people, an act that is not witnessed and recognized may not even be worth doing at all—and nothing is
more visible and recognizable than a festival known by name throughout an entire country or the whole
world. For such concertgoers, a festival offers not just the chance to watch performers, but to be a
performer in front of a remote audience of thousands. Even the audience can now have audiences of
their own. The very largest festivals multiply this aspect of festival attendance with their enormous
crowds and reputation, and also bring together listeners of more diverse ages and backgrounds than
smaller concerts, bringing people who might otherwise never meet each other into contact, and even
create lasting friendships.
     In addition, unlike a typical sit-down concert that is a short drive into town away (or just a walk for
people who live in the right neighborhoods), festivals tend to be fairly remote, and going to a festival
involves suspending one’s regular workaday life and traveling away, usually for multiple days, to an
entirely different place. A festival attendance isn’t just an evening in town but an entire vacation, a way
to get away from the stresses of the daily grind and get a new perspective. In a world where everything
is built around convenience, efficiency, and speed, the inconvenience of going to a festival is part of the
appeal. For this reason many people find music festivals refreshing, even transformative experiences. It
is a chance to, for a time, live slowly and enjoy the moment instead of hurrying through everything and
fretting about the future.
     Music festivals are also an excellent way to be introduced to new music in a live setting. While a
typical concert usually has one headliner and one opener, a festival hosts many bands, sometimes on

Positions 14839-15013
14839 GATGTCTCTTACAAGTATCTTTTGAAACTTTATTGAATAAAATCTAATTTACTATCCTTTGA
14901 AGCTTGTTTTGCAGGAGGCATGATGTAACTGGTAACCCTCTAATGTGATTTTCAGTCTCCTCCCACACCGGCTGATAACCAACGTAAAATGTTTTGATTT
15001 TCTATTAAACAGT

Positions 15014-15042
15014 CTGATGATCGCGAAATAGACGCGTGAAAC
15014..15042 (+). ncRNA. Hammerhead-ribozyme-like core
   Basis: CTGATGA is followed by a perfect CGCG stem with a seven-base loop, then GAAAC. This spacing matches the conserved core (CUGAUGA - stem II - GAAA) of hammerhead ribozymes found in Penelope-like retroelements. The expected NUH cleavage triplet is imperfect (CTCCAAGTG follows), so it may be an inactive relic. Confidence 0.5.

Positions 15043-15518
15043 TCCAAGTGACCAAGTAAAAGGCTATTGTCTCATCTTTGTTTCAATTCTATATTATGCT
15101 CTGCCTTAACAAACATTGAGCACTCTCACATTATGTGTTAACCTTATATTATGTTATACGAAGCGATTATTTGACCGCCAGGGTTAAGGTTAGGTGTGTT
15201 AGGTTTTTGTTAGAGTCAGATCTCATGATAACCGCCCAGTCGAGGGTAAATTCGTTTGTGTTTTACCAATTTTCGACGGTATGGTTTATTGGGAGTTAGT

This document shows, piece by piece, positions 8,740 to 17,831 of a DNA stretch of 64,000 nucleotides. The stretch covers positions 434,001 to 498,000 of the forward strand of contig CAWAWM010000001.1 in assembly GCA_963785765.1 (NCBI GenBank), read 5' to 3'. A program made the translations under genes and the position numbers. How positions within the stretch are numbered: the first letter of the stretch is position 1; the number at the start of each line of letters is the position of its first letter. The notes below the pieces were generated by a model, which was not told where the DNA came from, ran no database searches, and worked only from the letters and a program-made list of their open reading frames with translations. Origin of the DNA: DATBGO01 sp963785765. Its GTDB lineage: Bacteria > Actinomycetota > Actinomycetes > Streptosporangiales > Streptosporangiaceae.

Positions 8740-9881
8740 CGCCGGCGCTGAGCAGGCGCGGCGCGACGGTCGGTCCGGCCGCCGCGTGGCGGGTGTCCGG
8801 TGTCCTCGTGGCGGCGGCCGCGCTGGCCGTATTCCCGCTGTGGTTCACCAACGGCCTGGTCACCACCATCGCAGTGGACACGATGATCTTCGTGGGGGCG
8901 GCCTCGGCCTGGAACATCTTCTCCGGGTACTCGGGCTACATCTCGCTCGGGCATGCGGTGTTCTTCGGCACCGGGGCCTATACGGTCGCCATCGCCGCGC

multiple stages at once. A stroll across the field could lead a fan to discover bands he or she had never
heard of and would never have cared about otherwise, and there is no substitute for a live performance
to get to know what sort of musicians a band truly are. The most highly-regarded festivals generally
curate their artists to appeal to the specific crowd of the festival, but still have enough variety to
surprise people. You don’t have to know “the good albums” from an artist’s discography or even their
name; you just follow the sound up to the stage and they’re there. And while the sound typically isn’t as
good as in a well-designed theater or concert hall, with an engineer that knows the band well it can get
pretty close.
     There are benefits for the musicians, too. In the 1980s and early 1990s, artists in less mainstream styles
of music would frequently perform at genre festivals such as Progfest and Dynamo, as the shared space
and shared costs allowed them to reach audiences and gain exposure that they could not afford through
traditional concerts with a single main performer. Nowadays, with physical album sales collapsing and
record companies cutting deeper into musicians’ tour revenues to compensate, the music festival has
become a way for a band to keep far more of the revenue for themselves, again by sharing the costs and
attracting corporate sponsors from outside the music industry. The huge number of young people that
gather at festivals make them irresistible to marketers, and many companies are happy to help
underwrite some of the costs of a festival to gain more exposure for their brands, and unlike meddling
record companies they’re also more willing to focus on their own brand and keep their hands off the
music. A band that performs well at a festival could take home many times more money than they
would if they gave the same performance at a theater. Though small, genre-based festivals do not get
much attention despite creating the conditions that allow the larger ones to exist today, they still exist
and attract even more loyal audiences than the mainstream festivals.
     With all these advantages it’s easy to see why the festival has achieved such primacy in the live music
world. Some unforeseen future change in our society and lifestyles may one day topple the festival
from its dominant position, but it won’t happen anytime soon. They not only provide live music, but
social connections, belonging, and solidarity that can be hard to get otherwise, and the public has
responded accordingly. I might personally be partial to the more focused experience of a small theater
or hall, but there is no denying that it’s the festival that is in demand these days.